Every Man for Himself
This book recaptures the four lost days of the Titanic’s maiden voyage to New York. The story is told by Morgan, the nephew of the owner of the shipping line. Bainbridge’s spare, laconic style of writing has never been used to better advantage.
WINNER OF THE WHITBREAD PRIZE FOR FICTION 1996
WINNER OF THE COMMONWEALTH WRITERS’ PRIZE 1997
‘A narrative both sparkling and deep . . . the cost of raising [the Titanic] is prohibitive; Bainbridge does the next best thing’ Hilary Mantel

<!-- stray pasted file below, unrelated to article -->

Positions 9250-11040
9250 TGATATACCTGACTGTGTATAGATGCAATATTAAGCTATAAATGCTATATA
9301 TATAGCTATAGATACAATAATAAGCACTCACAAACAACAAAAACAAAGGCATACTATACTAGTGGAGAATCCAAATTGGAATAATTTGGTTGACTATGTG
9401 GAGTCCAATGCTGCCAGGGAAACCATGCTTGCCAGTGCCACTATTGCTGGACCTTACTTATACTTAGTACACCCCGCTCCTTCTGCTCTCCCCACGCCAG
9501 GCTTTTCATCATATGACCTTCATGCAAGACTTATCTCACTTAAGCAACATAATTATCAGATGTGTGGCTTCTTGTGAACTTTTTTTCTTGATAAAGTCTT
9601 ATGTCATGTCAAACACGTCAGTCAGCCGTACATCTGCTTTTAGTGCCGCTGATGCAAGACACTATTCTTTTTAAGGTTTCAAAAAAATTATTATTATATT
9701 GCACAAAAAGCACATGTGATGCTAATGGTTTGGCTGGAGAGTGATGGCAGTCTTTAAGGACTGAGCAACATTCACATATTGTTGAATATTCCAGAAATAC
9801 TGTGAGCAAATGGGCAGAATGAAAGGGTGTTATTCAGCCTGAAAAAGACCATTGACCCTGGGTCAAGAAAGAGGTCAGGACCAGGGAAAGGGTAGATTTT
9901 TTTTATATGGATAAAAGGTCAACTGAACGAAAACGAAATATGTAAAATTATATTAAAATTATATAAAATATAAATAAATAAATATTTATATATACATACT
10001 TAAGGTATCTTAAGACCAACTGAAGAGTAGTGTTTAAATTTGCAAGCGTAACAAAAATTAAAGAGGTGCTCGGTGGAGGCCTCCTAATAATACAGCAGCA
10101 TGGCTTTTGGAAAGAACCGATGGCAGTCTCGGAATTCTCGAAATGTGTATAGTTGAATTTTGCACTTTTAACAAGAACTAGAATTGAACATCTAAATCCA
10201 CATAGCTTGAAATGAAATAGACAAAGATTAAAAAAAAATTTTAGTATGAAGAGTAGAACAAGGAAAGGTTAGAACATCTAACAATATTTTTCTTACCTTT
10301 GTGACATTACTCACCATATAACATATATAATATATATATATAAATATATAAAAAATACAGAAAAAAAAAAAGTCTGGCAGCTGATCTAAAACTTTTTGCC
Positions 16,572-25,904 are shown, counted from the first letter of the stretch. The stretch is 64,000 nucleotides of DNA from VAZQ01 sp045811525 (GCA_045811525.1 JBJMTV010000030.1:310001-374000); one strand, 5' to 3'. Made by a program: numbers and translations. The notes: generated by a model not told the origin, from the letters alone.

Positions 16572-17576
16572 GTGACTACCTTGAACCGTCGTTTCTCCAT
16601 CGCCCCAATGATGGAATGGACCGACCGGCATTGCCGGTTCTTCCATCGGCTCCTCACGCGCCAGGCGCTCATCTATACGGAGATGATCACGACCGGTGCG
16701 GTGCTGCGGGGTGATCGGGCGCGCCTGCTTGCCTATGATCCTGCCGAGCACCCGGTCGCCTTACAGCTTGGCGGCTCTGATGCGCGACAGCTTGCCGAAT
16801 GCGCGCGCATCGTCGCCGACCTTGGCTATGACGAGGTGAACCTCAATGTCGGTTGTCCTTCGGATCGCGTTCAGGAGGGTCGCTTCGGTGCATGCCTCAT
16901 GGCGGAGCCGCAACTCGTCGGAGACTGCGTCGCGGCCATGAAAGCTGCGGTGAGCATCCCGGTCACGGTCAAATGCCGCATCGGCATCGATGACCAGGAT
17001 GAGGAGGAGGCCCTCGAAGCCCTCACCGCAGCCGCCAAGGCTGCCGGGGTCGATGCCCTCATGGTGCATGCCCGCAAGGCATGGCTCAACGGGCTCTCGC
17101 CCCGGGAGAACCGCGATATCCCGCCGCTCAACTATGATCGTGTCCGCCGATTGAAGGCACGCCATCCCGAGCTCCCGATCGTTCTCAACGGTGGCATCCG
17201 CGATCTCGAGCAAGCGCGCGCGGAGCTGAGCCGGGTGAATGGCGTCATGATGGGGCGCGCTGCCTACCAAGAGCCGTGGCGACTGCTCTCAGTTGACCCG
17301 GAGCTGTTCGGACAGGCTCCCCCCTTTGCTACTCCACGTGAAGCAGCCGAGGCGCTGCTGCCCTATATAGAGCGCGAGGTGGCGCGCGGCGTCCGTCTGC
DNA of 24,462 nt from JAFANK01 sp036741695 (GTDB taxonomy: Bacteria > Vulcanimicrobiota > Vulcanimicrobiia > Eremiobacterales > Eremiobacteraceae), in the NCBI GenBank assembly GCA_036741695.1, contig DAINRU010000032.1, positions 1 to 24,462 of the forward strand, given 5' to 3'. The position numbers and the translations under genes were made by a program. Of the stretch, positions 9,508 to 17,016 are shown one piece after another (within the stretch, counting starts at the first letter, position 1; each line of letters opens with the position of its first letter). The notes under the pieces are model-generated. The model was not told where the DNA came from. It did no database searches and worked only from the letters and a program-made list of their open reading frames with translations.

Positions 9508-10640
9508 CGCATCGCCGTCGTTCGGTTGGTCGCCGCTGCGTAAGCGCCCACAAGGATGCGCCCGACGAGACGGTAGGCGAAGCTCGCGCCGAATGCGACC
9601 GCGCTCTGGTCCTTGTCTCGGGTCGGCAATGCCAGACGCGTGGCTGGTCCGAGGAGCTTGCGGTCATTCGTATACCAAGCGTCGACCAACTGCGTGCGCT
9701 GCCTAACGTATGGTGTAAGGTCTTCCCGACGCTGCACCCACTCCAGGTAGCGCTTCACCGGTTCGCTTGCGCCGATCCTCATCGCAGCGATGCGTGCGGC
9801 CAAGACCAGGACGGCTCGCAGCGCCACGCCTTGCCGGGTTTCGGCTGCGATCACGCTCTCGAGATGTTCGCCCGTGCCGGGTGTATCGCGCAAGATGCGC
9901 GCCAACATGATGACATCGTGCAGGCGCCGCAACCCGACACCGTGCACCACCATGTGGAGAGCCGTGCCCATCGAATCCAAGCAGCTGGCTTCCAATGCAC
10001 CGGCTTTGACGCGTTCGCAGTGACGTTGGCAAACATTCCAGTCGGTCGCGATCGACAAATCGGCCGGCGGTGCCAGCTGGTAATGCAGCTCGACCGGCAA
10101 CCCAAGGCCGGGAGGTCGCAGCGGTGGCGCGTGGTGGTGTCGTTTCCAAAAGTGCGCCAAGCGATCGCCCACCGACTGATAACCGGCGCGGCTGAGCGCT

‘Brilliant . . . do not miss this novel’ Daily Telegraph
‘A moving, microcosmic portrait of an era’s bitter end’ The Times
For the four fraught, mysterious days of her doomed maiden voyage in 1912, the Titanic sails towards New York, glittering with luxury, freighted with millionaires and hopefuls. In her labyrinthine passageways the last, secret hours of a small group of passengers are played out, their fate sealed in prose of startling, sublime beauty, as Beryl Bainbridge’s haunting masterpiece moves inexorably to its known and terrible end.